Parents need to impress upon their children that tasks have no gender and every gender can do any task. They must start promoting equality in boys and girls in nurturing, childcare, and household chores. They should also make sure that their children know that they can make their own choices when they grow up. If a woman decides she doesn’t want children or if a man decides to take care of the house, they should not be shamed. Boys can mingle more with single dads to normalize the activities of childcare or managing a home.
3. Acknowledge the challenges both genders face
Single parents, regardless of gender, face a lot of issues. They have to, in other words, pick up the work of the other partner and do it all within the same time. Single dads have to manage their work and household chores. Single moms have to devote more time to outside work (if they are not working full-time) and manage the home.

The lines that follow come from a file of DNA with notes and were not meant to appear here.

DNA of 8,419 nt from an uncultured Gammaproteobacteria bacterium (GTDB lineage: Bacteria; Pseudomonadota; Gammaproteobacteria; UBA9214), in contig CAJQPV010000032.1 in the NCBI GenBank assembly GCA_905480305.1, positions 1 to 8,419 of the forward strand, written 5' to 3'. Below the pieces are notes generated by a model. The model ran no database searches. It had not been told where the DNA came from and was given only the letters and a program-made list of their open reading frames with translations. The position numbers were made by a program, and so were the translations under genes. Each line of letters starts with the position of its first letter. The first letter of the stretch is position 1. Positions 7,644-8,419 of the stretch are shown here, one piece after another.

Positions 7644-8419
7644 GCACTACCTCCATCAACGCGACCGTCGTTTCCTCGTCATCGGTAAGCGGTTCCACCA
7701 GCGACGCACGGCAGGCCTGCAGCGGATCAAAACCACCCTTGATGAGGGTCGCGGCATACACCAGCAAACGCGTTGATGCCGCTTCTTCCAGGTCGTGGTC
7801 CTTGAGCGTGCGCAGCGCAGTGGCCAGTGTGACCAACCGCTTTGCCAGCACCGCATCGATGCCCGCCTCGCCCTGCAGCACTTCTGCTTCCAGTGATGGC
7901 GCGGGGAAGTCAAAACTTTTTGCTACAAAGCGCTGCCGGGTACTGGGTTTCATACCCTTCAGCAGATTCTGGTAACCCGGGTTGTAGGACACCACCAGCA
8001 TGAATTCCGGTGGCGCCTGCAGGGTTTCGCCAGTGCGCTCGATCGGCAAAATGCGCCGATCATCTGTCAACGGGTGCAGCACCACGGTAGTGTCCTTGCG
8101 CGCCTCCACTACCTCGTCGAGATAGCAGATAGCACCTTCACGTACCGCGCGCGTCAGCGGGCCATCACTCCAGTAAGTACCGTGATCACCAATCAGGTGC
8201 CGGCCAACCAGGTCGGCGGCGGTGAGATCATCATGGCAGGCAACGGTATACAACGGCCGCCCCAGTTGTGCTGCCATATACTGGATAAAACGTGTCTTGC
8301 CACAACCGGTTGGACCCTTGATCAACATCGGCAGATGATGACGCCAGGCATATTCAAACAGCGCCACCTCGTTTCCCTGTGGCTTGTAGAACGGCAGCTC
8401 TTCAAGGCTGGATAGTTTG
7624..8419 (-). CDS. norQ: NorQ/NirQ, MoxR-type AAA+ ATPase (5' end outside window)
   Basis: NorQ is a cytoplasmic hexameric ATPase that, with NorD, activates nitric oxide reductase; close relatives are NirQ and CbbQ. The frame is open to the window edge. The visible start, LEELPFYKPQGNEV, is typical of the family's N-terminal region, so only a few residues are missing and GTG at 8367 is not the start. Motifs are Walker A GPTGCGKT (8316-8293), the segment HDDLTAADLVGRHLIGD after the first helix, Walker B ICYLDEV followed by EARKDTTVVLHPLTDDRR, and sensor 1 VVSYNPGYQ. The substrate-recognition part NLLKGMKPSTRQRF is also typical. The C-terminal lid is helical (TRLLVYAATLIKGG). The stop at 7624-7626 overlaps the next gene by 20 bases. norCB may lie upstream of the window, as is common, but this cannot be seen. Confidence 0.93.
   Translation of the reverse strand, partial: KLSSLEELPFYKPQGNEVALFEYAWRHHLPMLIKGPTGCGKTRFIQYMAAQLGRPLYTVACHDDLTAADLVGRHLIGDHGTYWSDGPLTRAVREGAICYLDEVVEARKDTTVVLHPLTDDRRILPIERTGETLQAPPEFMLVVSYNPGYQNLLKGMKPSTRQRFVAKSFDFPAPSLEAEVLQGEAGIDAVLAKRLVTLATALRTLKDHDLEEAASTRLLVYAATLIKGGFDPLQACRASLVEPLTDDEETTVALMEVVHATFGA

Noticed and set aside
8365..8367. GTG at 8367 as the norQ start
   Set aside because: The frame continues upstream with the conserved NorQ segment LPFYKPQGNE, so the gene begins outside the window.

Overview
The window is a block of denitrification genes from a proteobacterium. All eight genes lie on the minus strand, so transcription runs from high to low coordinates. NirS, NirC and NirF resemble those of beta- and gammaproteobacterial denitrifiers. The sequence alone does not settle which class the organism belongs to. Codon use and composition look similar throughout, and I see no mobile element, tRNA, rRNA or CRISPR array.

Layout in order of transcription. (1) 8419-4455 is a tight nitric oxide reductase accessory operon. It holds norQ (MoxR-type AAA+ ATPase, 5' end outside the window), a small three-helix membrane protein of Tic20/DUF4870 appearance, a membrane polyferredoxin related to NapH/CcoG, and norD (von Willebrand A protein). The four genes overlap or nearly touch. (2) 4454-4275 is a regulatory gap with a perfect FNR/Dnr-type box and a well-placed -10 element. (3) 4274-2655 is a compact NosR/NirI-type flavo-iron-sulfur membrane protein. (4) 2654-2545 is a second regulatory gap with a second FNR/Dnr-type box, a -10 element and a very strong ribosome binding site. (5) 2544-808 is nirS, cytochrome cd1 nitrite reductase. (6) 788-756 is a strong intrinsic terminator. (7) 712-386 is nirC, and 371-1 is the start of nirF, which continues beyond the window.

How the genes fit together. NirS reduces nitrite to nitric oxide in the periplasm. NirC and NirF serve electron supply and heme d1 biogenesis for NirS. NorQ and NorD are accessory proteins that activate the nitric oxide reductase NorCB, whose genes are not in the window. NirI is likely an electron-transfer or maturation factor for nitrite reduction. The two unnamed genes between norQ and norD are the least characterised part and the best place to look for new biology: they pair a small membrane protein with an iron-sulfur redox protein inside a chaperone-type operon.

Apart from these, they have to explain to their children the absence of their other parent. If there has been a sticky divorce, children are likely to be resentful of either parent. The parent has to take care of the children’s mental and physical health as well. In this case, single dads find it a bit easier as people tend to praise them for little things while single mothers are scrutinized at every point.
The governments and private organizations must step up and support single parents. More leaves, flexible working hours, facilities to work from home whenever possible, financial support, and societal understanding will make life much easier for single parents.
2. The Hard Truth: Single Moms vs Single Dads, Single Parent Project
3. More Children Live With Just Their Fathers Than a Decade Ago, United States Census Bureau (2017)
4. Families are changing, Organisation of Economic Co-operation and Development (2011)
5. A Hegewisch and Z Barsi; The Gender Wage Gap: 2019 Earnings Differences by Race and Ethnicity, Institute for Women’s Policy Research (2020)
6. Kasey J. Eickmeyer, American Children’s Family Structure: Single-Parent Families, Bowling Green State University (2017)